A young woman who lost an arm at the shoulder in a motorcycle accident is using a computer-controlled, electric-powered arm to do almost everything her own arm could do. Peel and eat a piece of fruit. Fold clothes. Even wash the dishes. And maybe best of all, all she has to do is think about what she wants to do, and it happens.

It works like this. Doctors moved the ends of the nerves that used to connect to her mangled arm to her chest. Electrodes on a harness detect tiny electric signals from those nerves and transmit them to a miniature computer. The computer translates them into signals that control small electric motors in her new arm and hand. When she wants to pick up an apple from the kitchen table, she thinks it and her arm, hand and fingers do it.

One problem — the arm and hand have no sense of touch. But everything else seems to be working fine.

Our arm isn’t computer controlled, but it’s still time to close the mike and leave. See you next time.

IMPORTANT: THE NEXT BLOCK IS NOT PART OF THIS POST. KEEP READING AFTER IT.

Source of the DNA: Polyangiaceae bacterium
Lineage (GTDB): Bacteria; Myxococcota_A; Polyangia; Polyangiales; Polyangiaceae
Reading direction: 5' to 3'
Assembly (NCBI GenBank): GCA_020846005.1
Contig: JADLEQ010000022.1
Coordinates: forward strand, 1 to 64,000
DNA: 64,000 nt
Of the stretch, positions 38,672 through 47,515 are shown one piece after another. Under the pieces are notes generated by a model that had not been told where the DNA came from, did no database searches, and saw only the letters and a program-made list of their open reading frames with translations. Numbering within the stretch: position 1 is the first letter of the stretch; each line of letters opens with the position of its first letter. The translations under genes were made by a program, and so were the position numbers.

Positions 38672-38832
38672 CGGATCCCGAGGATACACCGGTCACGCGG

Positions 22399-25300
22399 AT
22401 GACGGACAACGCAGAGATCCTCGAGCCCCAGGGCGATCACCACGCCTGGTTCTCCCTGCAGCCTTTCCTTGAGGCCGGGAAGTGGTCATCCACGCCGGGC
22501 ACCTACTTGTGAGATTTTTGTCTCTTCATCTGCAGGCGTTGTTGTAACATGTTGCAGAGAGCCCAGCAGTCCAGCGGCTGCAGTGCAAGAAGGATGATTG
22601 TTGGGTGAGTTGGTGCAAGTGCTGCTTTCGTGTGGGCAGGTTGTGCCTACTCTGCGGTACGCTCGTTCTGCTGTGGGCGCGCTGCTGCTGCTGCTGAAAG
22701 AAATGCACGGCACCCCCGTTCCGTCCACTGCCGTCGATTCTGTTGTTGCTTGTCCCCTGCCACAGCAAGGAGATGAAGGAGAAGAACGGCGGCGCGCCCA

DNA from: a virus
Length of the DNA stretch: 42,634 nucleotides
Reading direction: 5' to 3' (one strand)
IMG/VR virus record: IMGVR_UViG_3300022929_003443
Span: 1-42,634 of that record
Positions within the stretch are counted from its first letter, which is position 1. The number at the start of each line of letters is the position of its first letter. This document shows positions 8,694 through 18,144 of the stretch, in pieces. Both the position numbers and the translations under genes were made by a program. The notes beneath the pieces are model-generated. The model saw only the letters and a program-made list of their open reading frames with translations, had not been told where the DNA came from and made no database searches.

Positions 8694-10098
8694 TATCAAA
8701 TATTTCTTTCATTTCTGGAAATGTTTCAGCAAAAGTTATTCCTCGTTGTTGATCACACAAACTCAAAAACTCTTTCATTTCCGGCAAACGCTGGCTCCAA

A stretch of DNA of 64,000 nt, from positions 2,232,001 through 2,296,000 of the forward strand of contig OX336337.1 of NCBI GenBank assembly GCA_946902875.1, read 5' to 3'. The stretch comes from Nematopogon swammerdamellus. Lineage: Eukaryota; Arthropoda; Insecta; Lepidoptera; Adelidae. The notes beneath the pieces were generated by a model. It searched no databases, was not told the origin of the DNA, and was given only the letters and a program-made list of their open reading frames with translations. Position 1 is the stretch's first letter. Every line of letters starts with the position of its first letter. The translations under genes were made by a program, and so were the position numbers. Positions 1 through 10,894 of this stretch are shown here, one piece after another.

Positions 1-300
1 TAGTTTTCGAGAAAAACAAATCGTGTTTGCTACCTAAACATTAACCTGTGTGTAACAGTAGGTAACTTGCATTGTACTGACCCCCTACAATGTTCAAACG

Low-tech engineering

May 13th, 2009 by Gene
 
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Photo: Jeff Hire

We’re so used to the wonders of high technology that it’s easy to forget there’s any other kind. Low-tech wonders, today on Engineering Works!

High technology seems to drive a lot of things these days, from the way we do business to who’s got the hottest new phone. But if you live in a remote village in the developing areas of Africa or Latin America, that super-fast new processor is pretty much irrelevant. You’ve got other things on your mind. Like shucking the corn that’s going to feed you and your animals until the next harvest.

Folks like these are getting help from engineers that are thinking about new ways to apply old-fashioned low technology to problems that have nothing to do with computers or new high-rise office buildings. This isn’t stepping backward in engineering. It’s understanding how to think about problems in a new way, understanding that sometimes the simple way works better.

Like a portable pedal-powered corn shucker built from worn-out bicycle parts. The idea came from a conversation with a bicycle mechanic in Tanzania. It had to be easy to build, cheap, and something farmers could move from one farm to another. Or the two-dollar charcoal briquette maker. The whole thing is about two inches long and can mold briquettes from almost anything that’ll burn. Rice hulls. Ground up cornstalks. Sawdust.